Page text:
Innovinc International invites you to participate in the “Innovations and State of the Art In Dementia Research” will takes place on Sep 07 - 09, 2017, Rome, Italy with the theme "Delivering on dementia: new models of care". Dementia is a national challenge and has ramifications for the health and social care system, as well as wider society. Dementia mostly affects aged people; Dementia is a disorder, more often it is of chronic or progressive nature, developed by an assortment of brain illnesses that influence thinking, memory, behaviour and ability to perform daily activities. Dementia is overwhelming for the general population who have it, as well as for their caregivers and families.
Building on the progress made in dementia care, a key theme of our conference was to showcase and learn from what works. The conference aims to provide guidance in the advancement of clinical studies for the treatment of dementia fusing new research information and experiences from the most recent clinical trials and development programs. The scientific sessions addresses not just the Alzheimer's disease as the most widely recognized type of dementia, however ought to be relevant to different types of dementia as vascular dementia, dementia connected with Parkinson's disease and Lewy Body Disorder, Huntington's disease or fronto-temporal dementia too.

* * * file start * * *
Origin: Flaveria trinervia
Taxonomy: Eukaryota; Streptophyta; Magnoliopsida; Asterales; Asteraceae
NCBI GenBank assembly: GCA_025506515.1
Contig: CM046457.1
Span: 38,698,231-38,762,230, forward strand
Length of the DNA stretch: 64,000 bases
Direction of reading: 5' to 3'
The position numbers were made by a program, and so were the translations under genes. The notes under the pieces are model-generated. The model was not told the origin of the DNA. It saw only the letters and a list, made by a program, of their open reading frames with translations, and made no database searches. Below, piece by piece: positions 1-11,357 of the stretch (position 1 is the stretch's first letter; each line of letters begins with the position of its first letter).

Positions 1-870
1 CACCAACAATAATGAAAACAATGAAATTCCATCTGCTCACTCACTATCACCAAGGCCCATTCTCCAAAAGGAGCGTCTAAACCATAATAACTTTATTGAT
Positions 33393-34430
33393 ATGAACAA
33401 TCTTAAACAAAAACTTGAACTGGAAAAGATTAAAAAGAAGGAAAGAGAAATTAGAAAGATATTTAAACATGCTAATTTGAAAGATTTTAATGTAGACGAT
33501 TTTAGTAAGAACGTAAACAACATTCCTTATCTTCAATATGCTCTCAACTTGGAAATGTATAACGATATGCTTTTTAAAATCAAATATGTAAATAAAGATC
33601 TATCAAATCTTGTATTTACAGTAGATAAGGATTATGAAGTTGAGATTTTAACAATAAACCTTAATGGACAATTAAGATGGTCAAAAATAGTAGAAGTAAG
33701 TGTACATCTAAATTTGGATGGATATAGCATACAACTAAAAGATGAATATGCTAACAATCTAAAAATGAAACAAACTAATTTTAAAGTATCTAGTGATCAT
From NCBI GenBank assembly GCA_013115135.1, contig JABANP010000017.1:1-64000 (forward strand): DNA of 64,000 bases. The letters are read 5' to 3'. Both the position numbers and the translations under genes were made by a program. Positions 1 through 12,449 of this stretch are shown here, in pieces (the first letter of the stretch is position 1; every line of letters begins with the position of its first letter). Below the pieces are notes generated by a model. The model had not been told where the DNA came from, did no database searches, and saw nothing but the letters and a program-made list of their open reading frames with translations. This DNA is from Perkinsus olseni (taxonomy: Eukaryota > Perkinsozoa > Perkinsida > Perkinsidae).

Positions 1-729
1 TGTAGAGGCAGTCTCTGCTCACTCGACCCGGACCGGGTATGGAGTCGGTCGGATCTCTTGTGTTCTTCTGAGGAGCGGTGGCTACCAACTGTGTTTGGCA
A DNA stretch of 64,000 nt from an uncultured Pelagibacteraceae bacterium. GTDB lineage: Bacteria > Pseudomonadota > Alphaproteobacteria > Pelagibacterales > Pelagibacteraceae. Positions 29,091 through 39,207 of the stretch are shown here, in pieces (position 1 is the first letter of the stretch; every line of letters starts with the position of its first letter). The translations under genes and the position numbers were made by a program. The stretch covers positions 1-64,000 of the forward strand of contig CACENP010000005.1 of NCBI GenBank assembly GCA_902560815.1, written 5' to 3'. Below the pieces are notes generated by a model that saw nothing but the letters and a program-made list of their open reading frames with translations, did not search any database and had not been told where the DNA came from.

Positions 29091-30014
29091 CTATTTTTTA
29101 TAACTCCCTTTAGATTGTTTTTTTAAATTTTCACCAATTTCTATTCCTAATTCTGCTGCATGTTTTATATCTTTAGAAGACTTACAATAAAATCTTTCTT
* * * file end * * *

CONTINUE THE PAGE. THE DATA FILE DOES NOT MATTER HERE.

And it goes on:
September is World Alzheimer's Month. World Alzheimer's Month is the international campaign every September to raise awareness and challenge the stigma that surrounds dementia.
Mark your calendars now and stay tuned for more information.
New research published today in Science Translational Medicine presents results from a drug trial that explores reducing the production of amyloid as a way of treating Alzheimer’s disease.
Deep-seated misconception of personal budgets and dementia is preventing local authorities from delivering person-centred care.
A study suggests people who had high levels of the protein amyloid in their brain were more likely to be classified as lonely.
A study published yesterday, (24 October) in the Journal of American Geriatrics, has found that increased muscle strength improves the brain function of adults with Mild Cognitive Impairment (MCI).
Exercise may be associated with a small benefit for older people who already have memory and thinking problems.
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